Finally, there is its last bid (for the 2000 Games): The 2000 bid included such highlights as the Berlin Committee researching the sexual practices of IOC members, lukewarm federal government support, a muddled message and constant opposition by violent, far-left elements (which also fire-bombed shops and branches of corporate sponsors like Mercedes Benz). Just looking at the social and economic structure of the city, you can expect protests - one instance is a project sponsored by the Guggenheim Museum and BMW. It had to shift from a typically left-wing area, due to a realistic prospect of property damage. Hence, why Berlin (despite a great arts and cultural scene - I do give them that) is not even a second choice for hosting a Germany-based edition of the Summer Olympics. If the German NOC made the mistake of choosing Berlin as the German candidate (regardless of which year), I'm certain that I wouldn't be the only German opposing the bid. Berliners don't want the Games - they have proven that in the 1990s. And that is a recipe for a mediocre Games at best...

Hamburg is a much more credible candidate - a city that truly represents the new Germany and has a much stronger and more consistently performing economy. With its location at the heart of Germany's North, it can bring a fresh message and a new impetus that could continue the regeneration of the Olympic Movement.

Sorry about the long contribution, but I feel rather passionate about seeing the Summer Olympics in Germany in my lifetime. And for that, I want the best candidate possible.

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To start with, I'm on record as being a passionate supporter of the Summer and Winter Games being held in German cities sometime soon. Nonetheless, I honestly don't think our sports officials or the federal government would be so inanely stupid and back a bid for securing the Games of the Olympiad exactly a century after the National Socialists used the Olympics as a propaganda stage for their hateful ideology of racial superiority. Even bidding for Berlin 2036 would bring back a political discussion about, 1) the necessity of the Olympic Games, 2) the appropriateness of Berlin 3) the appropriateness of the year, 4) the cost and 5) Berlin's previous lacklustre attempt at securing the Olympics. German society is increasingly becoming more polarized (a perception only confirmed by the heated debate about the appropriateness of bailing out other European Union member states). If Germany wishes to secure the Olympic Games and make them a happy occasion, then this is a debate our country most certainly does not need. If Berlin applies it will be difficult in the best of times. If they actually make the historic mistake of submitting a bid for 2036, I can guarantee you that the German public will quite simply ensure that the candidature file won't even be submitted. The bid would be dead-on-arrival.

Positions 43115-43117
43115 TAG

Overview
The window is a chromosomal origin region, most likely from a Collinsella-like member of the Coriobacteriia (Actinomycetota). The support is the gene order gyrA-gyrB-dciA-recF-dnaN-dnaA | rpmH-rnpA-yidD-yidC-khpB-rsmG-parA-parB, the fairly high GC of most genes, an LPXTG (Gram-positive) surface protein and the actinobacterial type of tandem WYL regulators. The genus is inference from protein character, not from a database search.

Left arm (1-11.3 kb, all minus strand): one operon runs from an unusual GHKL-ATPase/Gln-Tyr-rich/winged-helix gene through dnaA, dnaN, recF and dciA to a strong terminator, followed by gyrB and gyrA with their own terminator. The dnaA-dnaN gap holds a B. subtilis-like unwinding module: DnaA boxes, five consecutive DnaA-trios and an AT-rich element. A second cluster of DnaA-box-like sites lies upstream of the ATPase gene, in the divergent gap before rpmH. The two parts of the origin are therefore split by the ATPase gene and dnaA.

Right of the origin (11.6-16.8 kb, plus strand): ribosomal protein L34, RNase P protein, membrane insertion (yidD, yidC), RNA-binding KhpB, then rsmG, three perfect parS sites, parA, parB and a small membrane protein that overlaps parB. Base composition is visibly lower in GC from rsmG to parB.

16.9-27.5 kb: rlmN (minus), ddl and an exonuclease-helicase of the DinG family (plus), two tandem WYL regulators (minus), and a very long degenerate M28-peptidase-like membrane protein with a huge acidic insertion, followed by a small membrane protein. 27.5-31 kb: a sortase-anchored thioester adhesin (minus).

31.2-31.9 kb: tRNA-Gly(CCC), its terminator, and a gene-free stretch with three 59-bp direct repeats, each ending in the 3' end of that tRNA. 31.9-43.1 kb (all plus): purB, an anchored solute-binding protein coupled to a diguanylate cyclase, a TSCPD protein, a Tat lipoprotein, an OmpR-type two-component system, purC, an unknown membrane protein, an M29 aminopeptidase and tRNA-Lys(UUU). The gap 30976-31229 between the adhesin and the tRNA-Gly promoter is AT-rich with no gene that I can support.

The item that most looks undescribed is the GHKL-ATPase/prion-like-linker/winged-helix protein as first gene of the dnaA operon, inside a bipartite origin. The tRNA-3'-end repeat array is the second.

There are further reasons for Berlin not hosting - neither in 2036, nor at any other time in the future. The most fatal one would be its structural debt: It already has a deficit of €63 billion, with the gap projected to widen in the coming years. This is a lot of things, but not a healthy state of financial affairs. Even during the Cold War, given its status as a "front line city", it was dependent on federal handouts. That hasn't stopped, the city relies on both the federal government and European Union structural funds to keep itself afloat.